A. “If you live with others, the person with the symptoms should stay at home for seven days from the day the symptoms started,” said Professor Martini.

“All other members of the household should stay at home for 14 days from the first day the other person had symptoms, even if they don’t have any symptoms themselves.

“This is because the virus is highly contagious and it is likely that people within the same household will infect each other.

“Staying at home for 14 days reduces the risk of transmission of the infection to others outdoors.

“The evidence suggests that people who develop symptoms after the seventh day of illness are unlikely to infect other people, so these people may return to normal activities at this point.”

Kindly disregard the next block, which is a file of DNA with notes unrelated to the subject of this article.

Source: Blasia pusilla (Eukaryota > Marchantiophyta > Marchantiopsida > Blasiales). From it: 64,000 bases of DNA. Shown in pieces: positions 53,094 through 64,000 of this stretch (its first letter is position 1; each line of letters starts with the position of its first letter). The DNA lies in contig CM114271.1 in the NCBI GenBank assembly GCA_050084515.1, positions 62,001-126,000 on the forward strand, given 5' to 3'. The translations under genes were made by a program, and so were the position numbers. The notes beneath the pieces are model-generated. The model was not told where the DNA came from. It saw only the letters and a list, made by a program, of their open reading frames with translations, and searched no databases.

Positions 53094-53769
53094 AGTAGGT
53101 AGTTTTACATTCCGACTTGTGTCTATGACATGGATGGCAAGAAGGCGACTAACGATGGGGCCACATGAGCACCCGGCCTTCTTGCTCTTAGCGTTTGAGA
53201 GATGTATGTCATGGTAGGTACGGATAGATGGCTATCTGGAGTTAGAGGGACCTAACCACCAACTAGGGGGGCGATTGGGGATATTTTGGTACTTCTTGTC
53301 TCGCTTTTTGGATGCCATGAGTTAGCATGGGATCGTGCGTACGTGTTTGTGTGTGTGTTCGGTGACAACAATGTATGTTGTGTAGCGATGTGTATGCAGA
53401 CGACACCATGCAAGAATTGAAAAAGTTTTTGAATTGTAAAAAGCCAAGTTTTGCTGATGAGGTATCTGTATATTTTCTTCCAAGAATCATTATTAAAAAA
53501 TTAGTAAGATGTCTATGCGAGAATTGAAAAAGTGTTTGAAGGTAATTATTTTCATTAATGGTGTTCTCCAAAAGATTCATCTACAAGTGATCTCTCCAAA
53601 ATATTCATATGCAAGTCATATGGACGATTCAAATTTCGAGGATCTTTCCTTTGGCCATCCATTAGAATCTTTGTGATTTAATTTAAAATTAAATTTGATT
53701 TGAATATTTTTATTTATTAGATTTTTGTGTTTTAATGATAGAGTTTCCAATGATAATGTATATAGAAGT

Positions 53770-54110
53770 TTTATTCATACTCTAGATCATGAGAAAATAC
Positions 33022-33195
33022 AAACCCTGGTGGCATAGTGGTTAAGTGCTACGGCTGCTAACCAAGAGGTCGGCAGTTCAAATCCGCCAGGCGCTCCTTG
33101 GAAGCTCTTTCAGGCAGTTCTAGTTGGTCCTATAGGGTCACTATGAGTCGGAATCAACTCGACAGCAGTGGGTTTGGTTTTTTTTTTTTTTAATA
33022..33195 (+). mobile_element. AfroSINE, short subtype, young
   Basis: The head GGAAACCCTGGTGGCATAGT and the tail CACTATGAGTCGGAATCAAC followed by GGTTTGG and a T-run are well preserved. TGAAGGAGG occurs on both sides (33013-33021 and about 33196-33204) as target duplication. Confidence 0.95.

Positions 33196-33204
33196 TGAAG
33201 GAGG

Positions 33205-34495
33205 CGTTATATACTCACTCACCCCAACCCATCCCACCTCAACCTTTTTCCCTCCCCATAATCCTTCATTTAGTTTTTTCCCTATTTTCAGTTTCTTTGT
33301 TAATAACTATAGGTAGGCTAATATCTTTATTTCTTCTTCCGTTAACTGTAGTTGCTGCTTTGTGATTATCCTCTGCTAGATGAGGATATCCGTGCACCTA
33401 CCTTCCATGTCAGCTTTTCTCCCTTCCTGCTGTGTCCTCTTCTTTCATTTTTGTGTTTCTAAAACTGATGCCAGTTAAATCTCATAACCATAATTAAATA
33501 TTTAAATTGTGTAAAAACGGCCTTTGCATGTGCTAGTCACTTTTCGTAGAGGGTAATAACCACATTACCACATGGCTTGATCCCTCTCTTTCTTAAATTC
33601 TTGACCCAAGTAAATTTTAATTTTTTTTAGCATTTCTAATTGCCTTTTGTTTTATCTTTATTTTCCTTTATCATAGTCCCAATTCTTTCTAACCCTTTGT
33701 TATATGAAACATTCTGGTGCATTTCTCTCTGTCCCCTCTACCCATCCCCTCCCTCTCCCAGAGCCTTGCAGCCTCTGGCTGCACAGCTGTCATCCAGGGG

Professor Oxford adds, “The 14-day period provides some room for maneuver in case you incubate the virus and pass it on even if you have no symptoms.”

Q. What treatments do people who are diagnosed with coronavirus receive in hospital?

A. “Patients in the hospital with the coronavirus will have their temperature checked and will have a chest X-ray or an MRI scan to check for changes in their lungs,” said Professor Oxford.

“They get moisture to reduce the risk of dehydration and, if necessary, oxygen or fan them to help them breathe.

“There are no proven drugs to treat the virus, although an antiviral called remdesivir looks promising.

“Good nursing is key in the hospital; put the patient at ease and ensure they are getting enough oxygen. ‘